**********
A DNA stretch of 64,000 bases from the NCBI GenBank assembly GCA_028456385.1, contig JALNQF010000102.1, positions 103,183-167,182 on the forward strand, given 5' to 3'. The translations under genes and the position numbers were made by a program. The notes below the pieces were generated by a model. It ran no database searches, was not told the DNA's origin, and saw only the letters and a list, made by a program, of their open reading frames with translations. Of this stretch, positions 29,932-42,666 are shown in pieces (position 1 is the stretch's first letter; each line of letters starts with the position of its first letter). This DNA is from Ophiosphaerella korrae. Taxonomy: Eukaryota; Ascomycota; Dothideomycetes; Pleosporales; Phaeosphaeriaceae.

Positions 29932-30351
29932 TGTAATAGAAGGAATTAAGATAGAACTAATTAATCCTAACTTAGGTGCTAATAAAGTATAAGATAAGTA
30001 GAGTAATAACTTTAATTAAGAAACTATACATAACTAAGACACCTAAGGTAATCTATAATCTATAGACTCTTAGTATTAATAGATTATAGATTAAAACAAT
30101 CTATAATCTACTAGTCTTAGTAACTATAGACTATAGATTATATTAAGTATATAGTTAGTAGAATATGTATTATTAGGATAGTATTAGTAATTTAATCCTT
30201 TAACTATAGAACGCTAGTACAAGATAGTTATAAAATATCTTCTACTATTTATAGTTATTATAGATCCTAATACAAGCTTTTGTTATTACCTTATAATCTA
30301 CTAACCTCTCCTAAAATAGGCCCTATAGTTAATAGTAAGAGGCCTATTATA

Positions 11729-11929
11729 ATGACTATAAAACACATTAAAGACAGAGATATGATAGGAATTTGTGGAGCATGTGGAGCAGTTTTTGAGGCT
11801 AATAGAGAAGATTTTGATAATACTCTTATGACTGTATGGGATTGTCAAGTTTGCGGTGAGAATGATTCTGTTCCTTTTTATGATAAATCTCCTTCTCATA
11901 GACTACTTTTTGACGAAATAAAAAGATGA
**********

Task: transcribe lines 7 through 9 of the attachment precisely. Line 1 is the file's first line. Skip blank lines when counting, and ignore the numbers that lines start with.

30301 CTAACCTCTCCTAAAATAGGCCCTATAGTTAATAGTAAGAGGCCTATTATA

Positions 11729-11929
11729 ATGACTATAAAACACATTAAAGACAGAGATATGATAGGAATTTGTGGAGCATGTGGAGCAGTTTTTGAGGCT